New Zealand acting captain Kyle Mills has slammed scheduling of his team's tour to Sri Lanka. He took particular aim at the decision to schedule play till 6pm in the deciding ODI in Dambulla, which he said lacked common sense. New Zealand needed 90 to win from eight overs, but had a belligerent pair at the crease, when the umpires ended play for bad light.
Play had originally been scheduled to end at 5:45, but had been extended 15 minutes after rains in the morning and afternoon. The sunset time was 5:49, though it is effectively slightly earlier in Dambulla, due to the hills to the town's west. Play was called off in very dim conditions at around 5:40, and the ground was in near-darkness at 5:55. Sri Lanka Cricket schedule the times of play in home matches.
"For a day game to have a scheduled close of play after sunset where obviously it's not possible to play - it doesn't sound like common sense to me," Mills said. "Especially when we fought our way into the match and were in a position to win it. We were in a better position today than we were in the last game, which we won. It's a bitter pill to swallow."
"We were told 33 overs, but we were aware that it was going to get dark not long after 5:30 and we probably weren't going to get our full allotment of overs in. I feel like we were slightly hardly done in that situation. Whether we would have gone on to win or lose is not something I can answer, but it is frustrating."
Although the decision to stop play was likely borne out of concern for player safety, New Zealand's batting pair - who were the most at risk - had struck 38 from three overs of pace bowling immediately prior to the game's end. Nathan McCullum had led his team's resurgence with a 19-ball 35, and protested vehemently when the umpires called it off, after Sri Lanka players had implored them to do so.
"It was terrible to be honest. The fielders couldn't actually pick up the ball. They would have wanted to carry on because they wanted to bat through to win. It was getting very dark and unsafe." Angelo Mathews on the state of the light, when play was called off
Perhaps anticipating a gloomy finish, Sri Lanka had uncharacteristically reserved all seven of Lasith Malinga's overs until after the 20th over of the innings.
"To score 90 runs off eight overs at the end is something we could have achieved," Mills said. "We arrived today with high hopes of winning 2-0. That was our goal when we arrived in the country. To walk away 1-1 feels a bit empty to tell you the truth. We had an opportunity to win 2-0, but due to circumstances it wasn't to be."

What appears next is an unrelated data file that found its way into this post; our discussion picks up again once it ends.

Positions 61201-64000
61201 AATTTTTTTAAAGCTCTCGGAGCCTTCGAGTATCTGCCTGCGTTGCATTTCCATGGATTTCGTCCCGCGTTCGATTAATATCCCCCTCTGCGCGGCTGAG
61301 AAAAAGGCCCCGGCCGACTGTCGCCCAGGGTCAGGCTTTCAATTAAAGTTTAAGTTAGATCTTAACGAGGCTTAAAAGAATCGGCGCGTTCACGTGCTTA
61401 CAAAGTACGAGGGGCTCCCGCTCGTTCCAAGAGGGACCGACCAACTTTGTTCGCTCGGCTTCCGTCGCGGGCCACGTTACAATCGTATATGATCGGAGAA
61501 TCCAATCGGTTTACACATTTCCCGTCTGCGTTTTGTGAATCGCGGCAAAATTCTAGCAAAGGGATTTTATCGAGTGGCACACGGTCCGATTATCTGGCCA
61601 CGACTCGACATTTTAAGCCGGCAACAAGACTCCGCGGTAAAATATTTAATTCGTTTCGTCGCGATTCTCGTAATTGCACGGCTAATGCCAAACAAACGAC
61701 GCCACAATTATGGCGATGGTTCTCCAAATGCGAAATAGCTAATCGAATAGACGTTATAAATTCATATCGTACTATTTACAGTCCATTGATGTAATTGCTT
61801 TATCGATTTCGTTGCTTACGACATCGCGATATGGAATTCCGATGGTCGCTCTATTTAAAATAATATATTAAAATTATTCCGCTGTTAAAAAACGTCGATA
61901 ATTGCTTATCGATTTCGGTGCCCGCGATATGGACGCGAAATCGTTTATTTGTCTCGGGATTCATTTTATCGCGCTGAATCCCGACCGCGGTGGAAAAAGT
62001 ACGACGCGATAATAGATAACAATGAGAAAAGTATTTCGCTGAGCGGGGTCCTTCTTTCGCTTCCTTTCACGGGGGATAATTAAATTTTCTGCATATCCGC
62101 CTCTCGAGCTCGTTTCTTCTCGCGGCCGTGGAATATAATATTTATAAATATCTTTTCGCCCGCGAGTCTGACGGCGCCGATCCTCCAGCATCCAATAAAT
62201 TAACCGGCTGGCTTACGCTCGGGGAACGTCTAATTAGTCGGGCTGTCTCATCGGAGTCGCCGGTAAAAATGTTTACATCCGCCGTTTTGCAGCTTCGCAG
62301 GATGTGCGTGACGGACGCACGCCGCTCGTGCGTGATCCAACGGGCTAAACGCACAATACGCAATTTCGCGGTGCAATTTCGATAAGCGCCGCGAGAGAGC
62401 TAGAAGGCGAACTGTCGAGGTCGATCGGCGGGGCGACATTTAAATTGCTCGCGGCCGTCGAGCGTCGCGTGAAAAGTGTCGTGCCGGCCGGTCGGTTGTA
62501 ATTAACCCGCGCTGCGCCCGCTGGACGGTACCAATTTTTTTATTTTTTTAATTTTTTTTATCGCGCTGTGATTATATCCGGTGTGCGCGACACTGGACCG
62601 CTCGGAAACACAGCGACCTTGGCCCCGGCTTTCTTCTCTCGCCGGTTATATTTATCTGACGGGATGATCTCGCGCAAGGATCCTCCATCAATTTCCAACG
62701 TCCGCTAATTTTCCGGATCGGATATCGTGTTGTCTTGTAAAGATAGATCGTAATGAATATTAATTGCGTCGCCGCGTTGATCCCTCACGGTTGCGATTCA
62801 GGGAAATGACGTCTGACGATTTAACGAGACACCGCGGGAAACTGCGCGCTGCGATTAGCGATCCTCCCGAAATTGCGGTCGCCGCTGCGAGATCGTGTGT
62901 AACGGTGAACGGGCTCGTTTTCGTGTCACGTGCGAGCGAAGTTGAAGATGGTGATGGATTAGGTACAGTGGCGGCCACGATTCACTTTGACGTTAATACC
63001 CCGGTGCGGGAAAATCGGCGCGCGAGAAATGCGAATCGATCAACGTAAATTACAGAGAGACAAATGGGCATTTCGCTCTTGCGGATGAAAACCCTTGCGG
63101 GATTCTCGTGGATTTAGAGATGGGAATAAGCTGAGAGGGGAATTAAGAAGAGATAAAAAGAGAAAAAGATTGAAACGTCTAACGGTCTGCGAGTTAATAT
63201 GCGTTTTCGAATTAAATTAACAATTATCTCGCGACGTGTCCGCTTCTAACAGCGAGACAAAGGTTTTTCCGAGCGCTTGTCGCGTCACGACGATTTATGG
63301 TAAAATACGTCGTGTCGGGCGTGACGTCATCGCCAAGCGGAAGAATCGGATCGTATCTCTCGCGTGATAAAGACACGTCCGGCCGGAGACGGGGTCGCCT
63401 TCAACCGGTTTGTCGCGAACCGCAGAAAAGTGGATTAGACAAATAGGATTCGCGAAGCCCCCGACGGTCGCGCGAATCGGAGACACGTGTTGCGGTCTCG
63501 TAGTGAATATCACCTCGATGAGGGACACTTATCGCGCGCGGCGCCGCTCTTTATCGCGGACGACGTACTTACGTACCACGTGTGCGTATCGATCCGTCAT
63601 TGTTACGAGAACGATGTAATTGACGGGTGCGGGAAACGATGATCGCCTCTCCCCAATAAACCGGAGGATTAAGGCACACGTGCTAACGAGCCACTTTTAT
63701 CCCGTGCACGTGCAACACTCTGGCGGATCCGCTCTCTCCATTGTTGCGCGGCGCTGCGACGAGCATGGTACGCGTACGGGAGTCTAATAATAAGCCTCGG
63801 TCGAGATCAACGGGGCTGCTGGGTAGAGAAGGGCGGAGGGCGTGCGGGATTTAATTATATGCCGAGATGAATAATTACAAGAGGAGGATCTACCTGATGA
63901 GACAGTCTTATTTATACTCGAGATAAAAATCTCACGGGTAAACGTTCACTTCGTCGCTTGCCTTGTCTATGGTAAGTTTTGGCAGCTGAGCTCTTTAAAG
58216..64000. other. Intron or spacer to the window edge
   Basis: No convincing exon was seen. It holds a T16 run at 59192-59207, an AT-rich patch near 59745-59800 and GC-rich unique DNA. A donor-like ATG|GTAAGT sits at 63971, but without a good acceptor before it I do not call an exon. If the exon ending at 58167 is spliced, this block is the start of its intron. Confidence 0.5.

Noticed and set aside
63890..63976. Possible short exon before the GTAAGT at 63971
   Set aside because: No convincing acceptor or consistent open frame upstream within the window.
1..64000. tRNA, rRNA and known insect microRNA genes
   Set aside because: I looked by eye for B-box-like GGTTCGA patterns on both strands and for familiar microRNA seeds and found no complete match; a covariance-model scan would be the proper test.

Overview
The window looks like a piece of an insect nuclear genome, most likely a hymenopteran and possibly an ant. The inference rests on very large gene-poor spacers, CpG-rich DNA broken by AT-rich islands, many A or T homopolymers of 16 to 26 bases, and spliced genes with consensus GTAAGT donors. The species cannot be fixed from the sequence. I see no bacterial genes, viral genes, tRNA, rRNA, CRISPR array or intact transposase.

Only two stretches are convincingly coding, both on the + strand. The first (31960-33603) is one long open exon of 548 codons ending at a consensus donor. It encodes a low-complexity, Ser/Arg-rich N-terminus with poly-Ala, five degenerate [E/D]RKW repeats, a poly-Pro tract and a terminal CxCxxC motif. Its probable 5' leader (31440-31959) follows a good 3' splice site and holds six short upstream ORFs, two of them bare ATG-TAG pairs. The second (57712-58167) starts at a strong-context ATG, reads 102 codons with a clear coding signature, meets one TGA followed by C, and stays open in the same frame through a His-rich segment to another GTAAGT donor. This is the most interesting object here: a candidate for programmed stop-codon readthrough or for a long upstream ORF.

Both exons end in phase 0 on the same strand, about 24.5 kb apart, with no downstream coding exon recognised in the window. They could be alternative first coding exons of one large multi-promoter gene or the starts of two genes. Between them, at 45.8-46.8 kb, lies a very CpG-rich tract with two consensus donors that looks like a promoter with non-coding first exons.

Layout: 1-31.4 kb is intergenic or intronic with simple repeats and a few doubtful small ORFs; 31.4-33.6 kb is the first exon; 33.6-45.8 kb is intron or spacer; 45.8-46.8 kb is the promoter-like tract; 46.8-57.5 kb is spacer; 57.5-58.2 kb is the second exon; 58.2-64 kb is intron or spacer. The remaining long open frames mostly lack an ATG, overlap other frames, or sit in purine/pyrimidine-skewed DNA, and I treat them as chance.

Mills also took a harsh view of scheduling cricket in Sri Lanka in October and November, after New Zealand's 2012 limited-overs series of Sri Lanka had also fallen in the northeast monsoon months. All three ODIs of this series were severely affected by the weather, with the first match having been washed out and the subsequent matches reduced to 23 and 33-over games, amid interruptions.
"Any cricketer gets frustrated when there's rain about. For every game to get affected is a bit disappointing for both teams and everyone involved, including the spectators, the fans and everyone who has a stake in the game. This is the second year we've been to Sri Lanka in the month of November and every game last year was also affected by rain, but those were the cards we were dealt."
Mills lauded his team's young players however, whom he said had showed considerable promise in the series, in the absence of three top batsmen.
"Today a couple of the young players stood up. Jimmy Neesham played well with the ball bat despite getting dislocated finger at the end of Bangladesh series. Mitchell McClenaghan bowled the best he has bowled all tour today. From the previous game, Tom Latham and Colin Munro - all guys who are inexperienced at this level. We can take a little learning from these games.
"A few guys stepped up and we've persevered really well in tough situations - both times with the ball. Sri Lanka got off to a good start and the way we fought our way back into each innings was exceptionally pleasing, especially today."